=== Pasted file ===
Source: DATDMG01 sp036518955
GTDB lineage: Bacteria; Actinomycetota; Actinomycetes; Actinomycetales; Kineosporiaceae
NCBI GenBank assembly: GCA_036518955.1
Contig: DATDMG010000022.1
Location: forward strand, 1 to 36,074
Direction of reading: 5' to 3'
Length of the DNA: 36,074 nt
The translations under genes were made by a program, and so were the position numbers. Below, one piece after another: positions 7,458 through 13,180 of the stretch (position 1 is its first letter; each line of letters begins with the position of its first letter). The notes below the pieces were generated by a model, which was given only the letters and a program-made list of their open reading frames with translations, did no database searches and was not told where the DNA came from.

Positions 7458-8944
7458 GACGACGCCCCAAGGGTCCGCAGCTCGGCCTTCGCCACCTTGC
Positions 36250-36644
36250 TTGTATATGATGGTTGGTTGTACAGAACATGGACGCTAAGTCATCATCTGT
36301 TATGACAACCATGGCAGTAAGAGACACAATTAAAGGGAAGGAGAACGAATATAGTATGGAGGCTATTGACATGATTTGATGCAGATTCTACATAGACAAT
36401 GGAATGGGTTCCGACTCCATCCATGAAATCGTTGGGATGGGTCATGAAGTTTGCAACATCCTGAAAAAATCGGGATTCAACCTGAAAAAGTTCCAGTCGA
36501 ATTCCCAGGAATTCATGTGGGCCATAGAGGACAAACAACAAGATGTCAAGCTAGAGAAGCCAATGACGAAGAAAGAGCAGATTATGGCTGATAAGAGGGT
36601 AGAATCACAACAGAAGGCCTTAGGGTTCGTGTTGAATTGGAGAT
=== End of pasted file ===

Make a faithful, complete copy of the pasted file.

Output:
Source: DATDMG01 sp036518955
GTDB lineage: Bacteria; Actinomycetota; Actinomycetes; Actinomycetales; Kineosporiaceae
NCBI GenBank assembly: GCA_036518955.1
Contig: DATDMG010000022.1
Location: forward strand, 1 to 36,074
Direction of reading: 5' to 3'
Length of the DNA: 36,074 nt
The translations under genes were made by a program, and so were the position numbers. Below, one piece after another: positions 7,458 through 13,180 of the stretch (position 1 is its first letter; each line of letters begins with the position of its first letter). The notes below the pieces were generated by a model, which was given only the letters and a program-made list of their open reading frames with translations, did no database searches and was not told where the DNA came from.

Positions 7458-8944
7458 GACGACGCCCCAAGGGTCCGCAGCTCGGCCTTCGCCACCTTGC
Positions 36250-36644
36250 TTGTATATGATGGTTGGTTGTACAGAACATGGACGCTAAGTCATCATCTGT
36301 TATGACAACCATGGCAGTAAGAGACACAATTAAAGGGAAGGAGAACGAATATAGTATGGAGGCTATTGACATGATTTGATGCAGATTCTACATAGACAAT
36401 GGAATGGGTTCCGACTCCATCCATGAAATCGTTGGGATGGGTCATGAAGTTTGCAACATCCTGAAAAAATCGGGATTCAACCTGAAAAAGTTCCAGTCGA
36501 ATTCCCAGGAATTCATGTGGGCCATAGAGGACAAACAACAAGATGTCAAGCTAGAGAAGCCAATGACGAAGAAAGAGCAGATTATGGCTGATAAGAGGGT
36601 AGAATCACAACAGAAGGCCTTAGGGTTCGTGTTGAATTGGAGAT